Should We Be Hesitant
Each of these cells has .07 volts of electrical energy potential - a relatively small number you might say. But when you multiply those .07 volts times 50 to 100 trillion, you get somewhere between two and a half, to five trillion volts.
We are powerhouses of electrical energy potential.
Yet for some, this potential isn't enough. In the minds of transhumanists, the body is a work in progress - one in which we must actively improve toward some perceived ideal.
In some circumstances they may be right; our bodies are not all created equally, some face deformities and defects, or aren't built as sturdy as others, making a good argument for the need to artificially augment.
But according to researcher and author Gregg Braden, this is a slippery slope - one in which we must tread with caution while appreciating the truly high-tech construction of the biological suits we've found ourselves born into.
With advancements in microchip technology, futurists envision a world in which we begin to work toward almost complete integration with technology and computers.
Some even go so far as to believe we will one day be capable of transferring our consciousness onto a hard drive composed of microscopic silicon chips, experiencing the world through that mechanistic, binary scope of the computer - potentially allowing humans to achieve something that looks like immortality.
But this reductionist mindset of the materialist, scientific lens is incredibly arrogant, Braden said.
Those are the two trains of thought when it comes to the views of our advancing technology and the transhumanist movement, Braden said.
One side views it as,
While the other side says,
This leads Braden and Meredith into a perceived bifurcation of thought in our society and the extremes it appears to be leaning toward.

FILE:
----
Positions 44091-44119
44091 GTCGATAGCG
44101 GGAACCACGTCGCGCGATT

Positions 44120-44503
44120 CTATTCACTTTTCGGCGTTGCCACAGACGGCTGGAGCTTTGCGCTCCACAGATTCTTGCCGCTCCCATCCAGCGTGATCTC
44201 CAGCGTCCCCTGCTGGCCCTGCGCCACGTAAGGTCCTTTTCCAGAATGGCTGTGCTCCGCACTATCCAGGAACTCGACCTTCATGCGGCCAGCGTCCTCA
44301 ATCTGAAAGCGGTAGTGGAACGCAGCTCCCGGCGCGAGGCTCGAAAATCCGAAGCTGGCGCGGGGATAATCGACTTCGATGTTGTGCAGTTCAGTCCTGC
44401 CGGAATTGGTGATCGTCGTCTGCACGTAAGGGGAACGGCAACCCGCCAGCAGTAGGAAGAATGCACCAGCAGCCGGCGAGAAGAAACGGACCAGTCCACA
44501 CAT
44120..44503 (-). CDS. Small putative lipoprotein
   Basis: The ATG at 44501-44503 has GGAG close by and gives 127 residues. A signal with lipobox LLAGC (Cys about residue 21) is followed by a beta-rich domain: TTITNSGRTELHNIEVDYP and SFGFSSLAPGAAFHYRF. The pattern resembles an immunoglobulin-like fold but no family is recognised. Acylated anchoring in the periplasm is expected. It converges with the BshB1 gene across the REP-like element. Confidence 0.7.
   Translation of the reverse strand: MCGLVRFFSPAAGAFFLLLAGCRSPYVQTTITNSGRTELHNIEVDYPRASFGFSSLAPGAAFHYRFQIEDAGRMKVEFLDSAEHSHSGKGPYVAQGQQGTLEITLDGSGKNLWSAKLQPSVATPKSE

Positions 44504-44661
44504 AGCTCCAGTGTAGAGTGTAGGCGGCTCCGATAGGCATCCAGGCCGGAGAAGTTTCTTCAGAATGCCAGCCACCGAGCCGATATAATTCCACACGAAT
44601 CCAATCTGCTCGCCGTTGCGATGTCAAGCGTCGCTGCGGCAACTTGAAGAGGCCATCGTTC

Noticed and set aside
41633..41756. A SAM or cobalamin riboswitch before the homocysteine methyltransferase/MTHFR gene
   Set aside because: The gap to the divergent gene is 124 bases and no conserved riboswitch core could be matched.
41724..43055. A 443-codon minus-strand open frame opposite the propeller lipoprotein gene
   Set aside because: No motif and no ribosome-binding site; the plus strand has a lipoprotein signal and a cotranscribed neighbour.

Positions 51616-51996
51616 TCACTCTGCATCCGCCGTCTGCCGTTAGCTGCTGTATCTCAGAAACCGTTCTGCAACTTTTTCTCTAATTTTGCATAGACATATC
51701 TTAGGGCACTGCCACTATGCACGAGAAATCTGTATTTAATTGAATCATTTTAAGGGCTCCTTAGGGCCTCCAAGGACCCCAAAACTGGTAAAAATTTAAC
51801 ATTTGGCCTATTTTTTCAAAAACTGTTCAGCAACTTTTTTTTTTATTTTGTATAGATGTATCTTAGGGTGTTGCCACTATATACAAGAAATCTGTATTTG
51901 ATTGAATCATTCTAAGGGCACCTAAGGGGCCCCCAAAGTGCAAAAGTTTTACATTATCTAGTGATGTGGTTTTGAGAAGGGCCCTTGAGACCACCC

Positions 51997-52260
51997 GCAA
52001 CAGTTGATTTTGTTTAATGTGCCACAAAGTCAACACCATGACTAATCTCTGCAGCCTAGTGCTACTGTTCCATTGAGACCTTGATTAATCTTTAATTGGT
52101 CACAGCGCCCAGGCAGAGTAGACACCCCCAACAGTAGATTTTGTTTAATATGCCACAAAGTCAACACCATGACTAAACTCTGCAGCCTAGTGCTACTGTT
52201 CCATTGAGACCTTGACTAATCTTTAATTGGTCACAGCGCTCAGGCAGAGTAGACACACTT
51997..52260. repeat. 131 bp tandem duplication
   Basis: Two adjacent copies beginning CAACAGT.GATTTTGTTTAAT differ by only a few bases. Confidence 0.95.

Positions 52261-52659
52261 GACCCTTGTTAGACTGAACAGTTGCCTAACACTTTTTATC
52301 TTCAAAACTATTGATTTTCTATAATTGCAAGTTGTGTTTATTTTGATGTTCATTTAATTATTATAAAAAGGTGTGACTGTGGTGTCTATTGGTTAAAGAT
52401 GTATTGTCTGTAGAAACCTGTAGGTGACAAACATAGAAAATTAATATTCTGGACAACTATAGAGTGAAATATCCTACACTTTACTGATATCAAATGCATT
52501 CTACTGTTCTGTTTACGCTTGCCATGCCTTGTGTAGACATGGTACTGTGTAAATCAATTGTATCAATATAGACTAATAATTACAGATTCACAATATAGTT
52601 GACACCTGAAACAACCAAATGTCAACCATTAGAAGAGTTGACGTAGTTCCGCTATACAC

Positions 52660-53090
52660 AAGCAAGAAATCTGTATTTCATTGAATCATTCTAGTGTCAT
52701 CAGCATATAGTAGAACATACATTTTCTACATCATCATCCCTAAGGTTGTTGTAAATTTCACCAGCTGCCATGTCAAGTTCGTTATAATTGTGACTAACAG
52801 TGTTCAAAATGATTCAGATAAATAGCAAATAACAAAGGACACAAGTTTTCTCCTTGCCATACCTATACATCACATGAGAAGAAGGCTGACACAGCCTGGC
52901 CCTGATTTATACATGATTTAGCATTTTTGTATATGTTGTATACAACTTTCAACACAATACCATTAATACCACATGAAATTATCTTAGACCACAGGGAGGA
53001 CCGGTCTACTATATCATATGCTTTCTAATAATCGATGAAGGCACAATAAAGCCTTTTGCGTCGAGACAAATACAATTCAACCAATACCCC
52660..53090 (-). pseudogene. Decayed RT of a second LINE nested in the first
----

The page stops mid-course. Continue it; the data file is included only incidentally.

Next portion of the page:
On one end of the spectrum, the technocratic/futurist worldview sees the inevitability of our advancements and the near-utopian future it brings as the best possible outcome.
While the other end harkens back for a more Luddite or parochial return to past lifestyles where economies were more decentralized and humans lived closer to nature...
Could it be possible to find a middle ground...?
This should be a consideration of those at the forefront of the movement developing technology that is setting the framework for a transhumanist future...
Braden mentions the work of Elon Musk's Neuralink project, which is working on developing a neural mesh that can be implanted in the brain allowing it to interface with a microchip and supplant damaged systems within a neural network.
Neuralink's initial efforts are aimed at helping those with issues such as paralysis and severe brain injuries to regain function of nervous networks within the body - a noble endeavor that takes prosthetics one step further.
But eventually, this technology will advance and become cheaper to produce, opening it up to consumer markets for uses beyond medical reasons, such as advanced cognitive abilities or even just the ability to control digital devices semi-telepathically.
But Musk has even admitted he fears what this future may portend.
Listen to Braden's further thoughts on the matter in his interview on Open Minds...: